Of Honourable Morals…

By Mohamedarif Suleman,

(Nairobi, Kenya)

If there is one very significant trait of a Muslim, it has got to be related to manners, etiquettes, or what has been referred to as honourable morals. When Allah (SWT) referred to His creation this: “And indeed you are of a great moral character” (Al Qalam:4), He was not only praising the seal of the Prophets (SAW), but was as well, setting a standard for his followers to emulate.

Khateeb Uthman Dhumayrihhah, in his sermon on Truthfulness and Honourable Manners, states, “High morals are the protecting fortresses which Muslims seek security in and the Holy Prophet (SAW) pointed to its importance when he said: “I was sent to perfect honourable morals.”…”

The trouble is, like everything else, morals and morality today have modified meanings and abridged comprehensions. Whereas Islam, through its Messenger (SAW) has always propagated the need for high moral standards in society as a way to creating harmony and respect for others, the new Global Culture, whose victims and subscribers are resident in the younger generation across the world today, has other messages to imprint in our minds through the potent vehicles of information and technology at their disposal.

In the scheme of things, a class calibrated society that adopts “equal opportunities” for all is a paradox of the highest nature. But it exists in our midst. The developers of this class society, which dictates the honour and repute of a person on the basis of his or her wealth and possessions, is concurrently spreading the use of information, communications and technology on the pretext of its ability to be “democratic” and universally progressive. So, what makes this so unusual? Naturally, from the time immemorial, the aristocratic class of any society, have even shed innocent blood in order to protect their privileged lifestyle, and have never been known to accommodate those lower in the wrung to enjoy similar, let alone equal benefits.

But we must be able minded to understand that the main agenda is not to create prosperity, that of course is a by product which then enables the further success of such actions. The main agenda is to spread a culture of irreligiousness or moderation, as it is nowadays known as. And yet, whereas we must not dare to exclude ourselves from this technological revolution lest we are left behind, we must also ever shun what we must call responsible practice and logical knowledge simulation.

The very anti-religious concepts such as “live-in” partnerships, homosexuality and lesbianism, coupled with the need and desire for the fulfillment of physical and material needs, that were not very long ago mocked at, have today found unchallenging acceptance in most societies. The result? Young people all over the world are questioning the motives of the leaders as to why they should not allow people to practice their sexual and material preferences. Today, no one is prepared to accept that the basic objection is based on each and every religion, and therefore accepting such sinful activities, are tantamount to atheism or nihilism. For once, man and woman are getting above their gods.

The rot is rapidly spreading into the Muslim youth at an incredible rate. The new world order mow says that you can wear open clothes in a strictly Hindu setting and at a family gathering in front of their godly idols (see Indian Channel TV dramas); that what once were harmless embraces between to (Muslim) brothers can today be interpreted as gay culture which is not in any way bad (see Western Films and Pop Culture), that respect for the elders on a matter if right and wrong is subordinate and insignificant, and where the determination of right and wrong is one’s own prerogative.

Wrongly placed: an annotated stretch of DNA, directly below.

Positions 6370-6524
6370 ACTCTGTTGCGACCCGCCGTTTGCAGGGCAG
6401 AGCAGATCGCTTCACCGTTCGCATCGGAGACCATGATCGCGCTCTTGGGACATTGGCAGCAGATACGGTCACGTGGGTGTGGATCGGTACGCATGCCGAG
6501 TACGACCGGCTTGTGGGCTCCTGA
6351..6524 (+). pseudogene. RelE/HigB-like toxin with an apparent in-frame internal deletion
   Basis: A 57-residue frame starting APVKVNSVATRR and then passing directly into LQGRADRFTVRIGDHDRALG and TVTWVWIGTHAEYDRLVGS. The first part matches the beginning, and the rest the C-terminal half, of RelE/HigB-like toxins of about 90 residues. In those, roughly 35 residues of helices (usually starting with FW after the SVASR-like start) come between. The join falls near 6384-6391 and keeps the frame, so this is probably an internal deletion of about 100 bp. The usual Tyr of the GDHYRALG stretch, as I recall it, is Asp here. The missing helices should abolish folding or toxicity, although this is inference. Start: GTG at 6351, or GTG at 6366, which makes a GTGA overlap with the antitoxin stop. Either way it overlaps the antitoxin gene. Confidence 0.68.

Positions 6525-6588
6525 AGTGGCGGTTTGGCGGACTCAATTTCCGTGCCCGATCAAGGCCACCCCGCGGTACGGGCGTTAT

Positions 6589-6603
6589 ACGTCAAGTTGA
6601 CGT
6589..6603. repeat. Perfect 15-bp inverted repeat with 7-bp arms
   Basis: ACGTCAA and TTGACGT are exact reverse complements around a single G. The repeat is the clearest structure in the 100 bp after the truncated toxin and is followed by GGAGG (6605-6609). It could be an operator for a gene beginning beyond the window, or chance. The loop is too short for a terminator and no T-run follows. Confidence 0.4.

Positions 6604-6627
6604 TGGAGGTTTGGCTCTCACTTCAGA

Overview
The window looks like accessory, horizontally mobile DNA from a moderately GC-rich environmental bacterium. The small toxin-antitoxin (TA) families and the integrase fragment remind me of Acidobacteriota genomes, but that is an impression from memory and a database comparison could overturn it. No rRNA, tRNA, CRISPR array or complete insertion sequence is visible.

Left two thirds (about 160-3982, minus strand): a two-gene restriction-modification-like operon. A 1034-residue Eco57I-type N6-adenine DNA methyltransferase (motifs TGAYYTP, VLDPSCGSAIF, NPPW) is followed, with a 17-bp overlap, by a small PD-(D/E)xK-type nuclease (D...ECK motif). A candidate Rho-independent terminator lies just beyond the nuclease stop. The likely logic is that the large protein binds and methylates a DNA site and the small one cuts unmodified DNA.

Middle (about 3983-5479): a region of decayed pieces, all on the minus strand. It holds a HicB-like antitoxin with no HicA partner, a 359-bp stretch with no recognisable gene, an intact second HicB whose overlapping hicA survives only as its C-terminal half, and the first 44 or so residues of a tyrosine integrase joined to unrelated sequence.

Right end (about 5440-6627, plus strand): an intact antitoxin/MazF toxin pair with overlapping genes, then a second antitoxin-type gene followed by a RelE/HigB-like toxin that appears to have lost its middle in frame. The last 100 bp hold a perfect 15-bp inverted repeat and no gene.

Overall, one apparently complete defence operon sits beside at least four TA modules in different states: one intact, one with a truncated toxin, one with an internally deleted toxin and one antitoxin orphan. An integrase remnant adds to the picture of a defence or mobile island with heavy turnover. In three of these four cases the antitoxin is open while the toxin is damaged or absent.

When the former US President Bill Clinton underwent the Lewinsky scandal, the writing was on the wall that Americans (Global culture) can forgive obscenity but not lies. And the punishment for such lies was “censure”.

As Muslims, isn’t it about time we thought hard on how to divert this negative influence on society and on our youths? Don’t we owe it to the Holy Prophet’s (SAW) mission to save our own generations from going completely astray?

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About the author

Mohamedarif is a marketing professional and educationalist with a penchant for writing as a hobby since childhood. As he experimented writing about sporting events at first and then current affairs, he quickly developed a skill for observation of his environment and began to write on reform topics, especially in connection with the community. To further feed his pursuit of writing, he founded several newsletters and bulletins at his school and at the Husayni Madrasah in the 1980's, all the time learning from others already in the field not just about writing, but also about pre-press and production processes. He was also the editor-in-chief of the Knowledge Magazine in 1995–1996. A decade later, importing a flurry of ideas into his new home, Nairobi, he first founded a two page community newspaper then became a regular writer of the Friday Faculty before establishing the Community on Friday, a fully fledged Madrasah magazine in 1996. And while his writing at the community continued, he simultaneously started writing for a business weekly, pairing in with his newfound role as a marketing professional. During his time in Nairobi, he wrote several speeches for sitting chairmen and presidents while also giving some himself, developing his concurrent role as a public speaker and trainer.

With changing times and a decrease in advertising sponsorship, as well as a fall in overall readership, Mohamedarif transformed this publication into an electronic blog. Thus was born the Community on Friday in its present format.

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